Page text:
City council wants change in ethics law

November 22, 1998|By JULIE E. GREENE

Most of Hagerstown's five City Council members say the city's ethics law might have to be changed if it prohibits the city from buying a truck from the mayor's employer.

Mayor Robert E. Bruchey II said he wants the Washington County Ethics Commission to decide whether the city can buy a pickup truck from his employer, Hagerstown Ford Co.

Hagerstown Ford's $18,725 bid was the lowest of six sales offers.

Most council members said it would be unfair to penalize Hagerstown Ford just because it employs the mayor.

Bruchey, head of the dealership's fleet division, was not involved in submitting the bid, city and company officials said.

The ethics code states that city officials shall not "be employed by a business entity that has or is negotiating a contract of more than $1,000 with the city."

The way the law reads, it appears the proposed contract is not exempt, but the law should be reviewed, Bruchey said.


As of Friday afternoon, county government attorney Richard Douglas said he had not received a request from the city to have the ethics commission review the matter.

The commission may review the matter during a hearing already scheduled Monday, Douglas said.

If not, City Administrator Bruce Zimmerman said he will ask the council Tuesday to table the vote on the proposed contract until the commission can review it.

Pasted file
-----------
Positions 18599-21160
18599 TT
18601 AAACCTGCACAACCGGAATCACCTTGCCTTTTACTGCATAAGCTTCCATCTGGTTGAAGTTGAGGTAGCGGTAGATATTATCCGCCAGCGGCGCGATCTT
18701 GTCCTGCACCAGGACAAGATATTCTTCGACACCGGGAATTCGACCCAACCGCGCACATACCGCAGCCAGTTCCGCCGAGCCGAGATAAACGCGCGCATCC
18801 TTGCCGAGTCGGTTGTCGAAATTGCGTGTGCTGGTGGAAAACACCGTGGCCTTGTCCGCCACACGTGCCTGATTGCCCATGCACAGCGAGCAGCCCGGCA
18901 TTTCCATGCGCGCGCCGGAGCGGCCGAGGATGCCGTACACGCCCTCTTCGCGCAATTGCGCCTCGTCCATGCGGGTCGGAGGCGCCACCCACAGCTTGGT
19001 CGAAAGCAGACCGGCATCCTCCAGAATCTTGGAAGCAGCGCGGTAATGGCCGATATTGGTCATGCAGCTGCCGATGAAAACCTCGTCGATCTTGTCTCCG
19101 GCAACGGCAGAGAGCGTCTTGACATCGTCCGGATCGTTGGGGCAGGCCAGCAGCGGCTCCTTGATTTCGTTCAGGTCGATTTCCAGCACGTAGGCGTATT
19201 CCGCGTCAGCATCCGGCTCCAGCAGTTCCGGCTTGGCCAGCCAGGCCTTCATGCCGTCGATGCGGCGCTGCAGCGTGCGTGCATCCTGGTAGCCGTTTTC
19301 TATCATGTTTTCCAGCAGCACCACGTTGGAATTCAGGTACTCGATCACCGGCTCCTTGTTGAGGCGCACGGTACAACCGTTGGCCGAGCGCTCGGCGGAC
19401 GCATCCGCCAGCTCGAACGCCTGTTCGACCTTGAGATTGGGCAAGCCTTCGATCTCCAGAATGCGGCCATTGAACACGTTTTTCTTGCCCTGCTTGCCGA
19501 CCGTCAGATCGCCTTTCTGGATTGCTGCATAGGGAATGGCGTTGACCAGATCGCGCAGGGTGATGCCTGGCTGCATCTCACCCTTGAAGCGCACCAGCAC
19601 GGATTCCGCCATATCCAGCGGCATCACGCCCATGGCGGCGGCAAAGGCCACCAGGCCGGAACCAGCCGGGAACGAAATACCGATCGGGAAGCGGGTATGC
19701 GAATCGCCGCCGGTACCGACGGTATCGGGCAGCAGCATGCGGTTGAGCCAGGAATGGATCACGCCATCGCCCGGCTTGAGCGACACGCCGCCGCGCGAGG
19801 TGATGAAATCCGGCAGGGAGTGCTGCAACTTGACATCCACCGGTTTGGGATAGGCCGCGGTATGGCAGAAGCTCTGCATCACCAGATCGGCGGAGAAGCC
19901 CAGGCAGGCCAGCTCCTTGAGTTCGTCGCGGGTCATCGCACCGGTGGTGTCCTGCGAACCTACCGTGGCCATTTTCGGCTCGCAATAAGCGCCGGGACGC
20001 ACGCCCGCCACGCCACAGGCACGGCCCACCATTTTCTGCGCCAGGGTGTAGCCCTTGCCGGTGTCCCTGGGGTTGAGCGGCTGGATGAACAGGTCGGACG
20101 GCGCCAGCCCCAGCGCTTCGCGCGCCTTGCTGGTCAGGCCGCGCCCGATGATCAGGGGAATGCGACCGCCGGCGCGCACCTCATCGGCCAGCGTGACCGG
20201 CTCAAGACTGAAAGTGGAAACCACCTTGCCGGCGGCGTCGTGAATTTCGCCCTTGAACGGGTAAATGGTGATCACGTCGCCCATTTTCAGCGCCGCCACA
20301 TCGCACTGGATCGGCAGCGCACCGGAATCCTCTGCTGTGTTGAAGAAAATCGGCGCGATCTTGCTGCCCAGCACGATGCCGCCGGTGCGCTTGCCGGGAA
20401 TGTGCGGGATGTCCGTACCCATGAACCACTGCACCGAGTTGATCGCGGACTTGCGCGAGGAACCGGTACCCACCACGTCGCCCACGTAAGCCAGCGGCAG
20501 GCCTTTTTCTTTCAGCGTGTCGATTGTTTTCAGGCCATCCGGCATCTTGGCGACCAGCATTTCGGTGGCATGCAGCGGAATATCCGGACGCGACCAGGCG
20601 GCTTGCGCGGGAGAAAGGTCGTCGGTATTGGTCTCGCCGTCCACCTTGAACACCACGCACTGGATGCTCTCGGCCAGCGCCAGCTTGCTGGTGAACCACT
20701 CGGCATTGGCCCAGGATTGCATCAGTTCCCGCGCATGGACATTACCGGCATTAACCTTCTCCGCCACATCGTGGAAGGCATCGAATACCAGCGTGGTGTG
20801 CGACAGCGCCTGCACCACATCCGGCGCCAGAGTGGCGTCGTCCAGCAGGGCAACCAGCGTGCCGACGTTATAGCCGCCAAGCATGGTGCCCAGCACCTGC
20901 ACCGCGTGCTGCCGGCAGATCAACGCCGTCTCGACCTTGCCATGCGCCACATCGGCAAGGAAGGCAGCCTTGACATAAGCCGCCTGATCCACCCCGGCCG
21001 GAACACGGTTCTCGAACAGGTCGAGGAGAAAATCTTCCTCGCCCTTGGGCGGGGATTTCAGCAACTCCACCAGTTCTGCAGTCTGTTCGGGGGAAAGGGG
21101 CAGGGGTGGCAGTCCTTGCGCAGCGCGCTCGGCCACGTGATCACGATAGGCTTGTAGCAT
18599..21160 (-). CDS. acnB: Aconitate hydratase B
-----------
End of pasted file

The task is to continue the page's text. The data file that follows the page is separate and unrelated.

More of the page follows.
Asked about the matter, Councilwoman Susan Saum-Wicklein said, "I think that it is not realistic to expect that people in business in this community, and (who) are elected to public office, should be prohibited from their businesses doing work with or providing services for the city."

Council members Saum-Wicklein, William M. Breichner and Lewis C. Metzner said they don't think the contract is unethical. They said Bruchey wasn't involved in the bidding, and the bids were sealed.

Saum-Wicklein said she wouldn't have a problem approving the Hagerstown Ford bid.

"I'd much rather see the money stay in the community," she said.

At $19,063, the second-lowest bidder was Baltimore's Bob Bell Chevrolet.

Councilman Metzner said that if the law makes acceptance of Hagerstown Ford's bid unethical, the law should be changed.

"I don't personally have a problem when there's a sealed bid on non-unique items," said Metzner, who is an attorney.

Breichner said the law may need to be revamped, especially because the number of local car dealerships has decreased since the law was adopted in 1982. Having fewer local dealerships limits the council's opportunities to spend taxpayer money locally, he said.

Councilman J. Wallace McClure said he wants to hear what the city attorney has to say about the matter.

"I do not want to be in violation of an ethics point," McClure said.

Councilman Alfred W. Boyer said he wants to do what is "right and ethical."

"I would not in any way, shape or form be a party to anything that would violate the code of ethics," Boyer said.

The Herald-Mail Articles